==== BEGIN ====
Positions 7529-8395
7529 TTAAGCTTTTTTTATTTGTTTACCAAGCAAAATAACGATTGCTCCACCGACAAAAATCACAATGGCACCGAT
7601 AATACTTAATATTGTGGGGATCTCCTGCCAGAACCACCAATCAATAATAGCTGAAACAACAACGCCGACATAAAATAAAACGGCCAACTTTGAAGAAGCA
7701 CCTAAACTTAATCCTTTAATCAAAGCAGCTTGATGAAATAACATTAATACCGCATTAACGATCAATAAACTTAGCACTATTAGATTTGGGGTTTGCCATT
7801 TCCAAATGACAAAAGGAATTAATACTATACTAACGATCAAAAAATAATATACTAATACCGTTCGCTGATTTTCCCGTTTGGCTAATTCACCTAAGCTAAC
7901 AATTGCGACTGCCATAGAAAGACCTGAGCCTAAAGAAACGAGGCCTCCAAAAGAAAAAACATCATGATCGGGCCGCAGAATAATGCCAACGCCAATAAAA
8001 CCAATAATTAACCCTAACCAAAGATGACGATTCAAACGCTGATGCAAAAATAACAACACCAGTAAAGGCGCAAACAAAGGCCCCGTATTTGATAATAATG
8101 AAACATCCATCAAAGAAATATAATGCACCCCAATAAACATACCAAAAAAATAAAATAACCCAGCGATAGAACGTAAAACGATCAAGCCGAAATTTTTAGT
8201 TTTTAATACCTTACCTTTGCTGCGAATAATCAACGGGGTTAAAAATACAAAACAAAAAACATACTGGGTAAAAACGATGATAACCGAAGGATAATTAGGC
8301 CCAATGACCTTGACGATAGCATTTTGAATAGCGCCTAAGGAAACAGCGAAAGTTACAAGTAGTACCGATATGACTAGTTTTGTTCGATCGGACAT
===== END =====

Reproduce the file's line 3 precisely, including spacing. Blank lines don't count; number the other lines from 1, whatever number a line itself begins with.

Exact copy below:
7601 AATACTTAATATTGTGGGGATCTCCTGCCAGAACCACCAATCAATAATAGCTGAAACAACAACGCCGACATAAAATAAAACGGCCAACTTTGAAGAAGCA